7. I have often heard hindu activists saying that hinduism is a way of life, or a view of life, though they rarely say that hinduism is not a religion. But i cannot understand the meaning of this statement, what idea about religion is in their mind due to which think it is not a religion, Is it just a english word that's why they prevent themself from using it or is it like they think that the meaning is also different. If it is not a religion then can anyone tell me what they mean by this way of life statement.

    1. A lot of western misconception and interpretations has been labelled against Hinduism. Many words and things in Indian litertures and culture have been loosely translated by their own litertures and culture.
      Even the word ‘Hindu’ does not belong to them.
      So when a Hindu stands up to correct it; he is often labelled as an activist, a terrorist, a fanatic and so forth. So its not right to say that ‘Hindu activist’ is saying......

      Hindus declare their so called ‘religion’ is a ‘way of life’ because there are certain aspects of the other ‘religions’ which appear binding, dogmatic, rigid, following some strict rules and regulations. Even the thinking is done for them! How can this be a way of life if all you are doing is following some robotic lifestyle? Where is the freedom to think, do and act?

      Anyway I hope this nice article will help you with the answers and more.

      Please also nte the word Dharma in the article and its deeper/proper meanings.

      There is a book that describes some differences between Dharma and relgion which you might find useful in understanding a ‘Hindu’ view point. Ive shortened and listed some from the book for info only. You may or maynot agree with all of the terms herwith.

      Dharma is determined by the Creator.
      Religion is founded by humans.

      Dharma is eternal. It has no beginning and no end.
      Religion took birth and what takes birth must die.

      Dharma is applicable to all of humanity. It is Universal.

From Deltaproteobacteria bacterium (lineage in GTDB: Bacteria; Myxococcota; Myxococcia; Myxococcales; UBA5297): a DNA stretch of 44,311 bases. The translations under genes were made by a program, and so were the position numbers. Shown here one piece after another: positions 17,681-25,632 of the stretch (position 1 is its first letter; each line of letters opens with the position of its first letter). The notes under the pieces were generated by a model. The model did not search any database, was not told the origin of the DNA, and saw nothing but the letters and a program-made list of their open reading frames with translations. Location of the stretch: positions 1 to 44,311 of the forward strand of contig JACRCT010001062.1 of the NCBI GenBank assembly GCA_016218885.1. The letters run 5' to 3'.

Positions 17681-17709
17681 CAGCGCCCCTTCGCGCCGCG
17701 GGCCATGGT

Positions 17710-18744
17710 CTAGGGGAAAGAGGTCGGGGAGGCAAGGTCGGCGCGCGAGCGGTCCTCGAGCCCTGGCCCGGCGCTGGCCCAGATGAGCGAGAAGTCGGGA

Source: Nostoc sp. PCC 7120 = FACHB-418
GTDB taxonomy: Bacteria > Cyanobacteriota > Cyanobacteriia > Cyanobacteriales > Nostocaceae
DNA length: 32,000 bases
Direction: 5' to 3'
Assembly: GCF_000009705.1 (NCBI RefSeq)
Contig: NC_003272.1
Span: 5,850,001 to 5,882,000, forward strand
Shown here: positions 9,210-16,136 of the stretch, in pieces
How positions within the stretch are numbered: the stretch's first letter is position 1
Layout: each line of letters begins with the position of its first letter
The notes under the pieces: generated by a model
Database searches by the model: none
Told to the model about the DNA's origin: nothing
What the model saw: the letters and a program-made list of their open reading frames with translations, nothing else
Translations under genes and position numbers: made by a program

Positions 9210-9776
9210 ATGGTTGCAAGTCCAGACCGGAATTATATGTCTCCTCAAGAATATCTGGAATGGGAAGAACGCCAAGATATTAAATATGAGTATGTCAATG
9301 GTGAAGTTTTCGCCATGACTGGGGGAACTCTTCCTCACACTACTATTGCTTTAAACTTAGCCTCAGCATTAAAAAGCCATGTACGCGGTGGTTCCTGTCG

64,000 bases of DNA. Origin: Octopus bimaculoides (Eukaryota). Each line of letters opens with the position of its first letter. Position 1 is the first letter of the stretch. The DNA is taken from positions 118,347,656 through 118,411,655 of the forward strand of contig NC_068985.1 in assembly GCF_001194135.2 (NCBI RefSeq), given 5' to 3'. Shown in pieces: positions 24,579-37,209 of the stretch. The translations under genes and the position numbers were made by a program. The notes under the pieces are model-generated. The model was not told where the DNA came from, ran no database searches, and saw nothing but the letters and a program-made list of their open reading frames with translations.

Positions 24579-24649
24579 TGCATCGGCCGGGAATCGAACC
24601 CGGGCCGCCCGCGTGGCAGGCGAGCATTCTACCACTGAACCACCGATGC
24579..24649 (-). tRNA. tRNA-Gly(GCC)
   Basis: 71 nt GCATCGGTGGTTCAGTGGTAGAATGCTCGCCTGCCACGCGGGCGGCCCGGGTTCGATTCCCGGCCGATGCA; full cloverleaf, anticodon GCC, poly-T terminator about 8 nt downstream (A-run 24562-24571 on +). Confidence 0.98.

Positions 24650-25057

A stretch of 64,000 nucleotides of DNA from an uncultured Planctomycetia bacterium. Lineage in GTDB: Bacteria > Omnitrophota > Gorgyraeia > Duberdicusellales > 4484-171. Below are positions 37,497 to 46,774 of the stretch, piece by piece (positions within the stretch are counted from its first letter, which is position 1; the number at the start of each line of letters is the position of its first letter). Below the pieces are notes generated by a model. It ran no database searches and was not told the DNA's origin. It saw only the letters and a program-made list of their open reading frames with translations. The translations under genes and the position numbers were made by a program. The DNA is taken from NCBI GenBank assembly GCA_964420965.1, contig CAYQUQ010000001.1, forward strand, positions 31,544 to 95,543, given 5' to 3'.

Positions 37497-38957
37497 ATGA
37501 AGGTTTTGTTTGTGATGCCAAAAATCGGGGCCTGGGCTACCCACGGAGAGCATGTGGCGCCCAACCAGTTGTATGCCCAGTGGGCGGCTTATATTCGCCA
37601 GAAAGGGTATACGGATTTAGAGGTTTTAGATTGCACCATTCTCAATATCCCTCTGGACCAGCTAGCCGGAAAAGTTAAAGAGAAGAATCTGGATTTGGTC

Religion is preferred by those who follow its founder. It is not universal.

      Dharma—its purpose is to guide humanity towards righteousness for our overall personal and collective good.
      Religion –Its purpose may be the selfish interest of an individual or groups of individual.

      Dharma brings universal love, brotherhood and peace amongst the entire humanity.
      Religion often causes conflicts and strife leading to wars among followers of different religions.

      Dharma understands that there are many way to the One.
      Religions are intolerant of this fact.

      Dharma can be understood by an intelligent person through his/her intellectual faculties.
      Religion discourages the use of intellectual faculties. It’s often rigid.

      There is considerable individual freedom for personal growth provided it doesn’t hurt others.
      There is no freedom because there is fear that an individual may become equal or even superior to the person who founded the religion.

      One can follow Dharma anytime, anywhere, at any age.
      One must go through certain rituals to be initiated into a religion.

      If Dharma sees its decline then ....
      Religions flourish and create havoc for the noble people.

      So Hinduism in part may feel like a ‘religion’ but it has strongly held onto the value of Dharma.
      As long as there is Dharma –there is hope for humanity.


    2. Hinduism is not a religion it is only a way of life. Possibly that is why people use the word DHARMA which, in search of a better word, should mean "nature" or "a way to lead life". Hinduism is possibly the only religion that has no problems with worshiping a deity for a week or 5 days then happily immersing the idol in a river or sea.
      No other pagan religion allows that. truth be told Hindus can be Monotheist to Polytheist, they can also accept Idols or deities of other religion (there is a term for it which I do not remember).
      In fact this religion is a GODLESS religion in many senses of the word.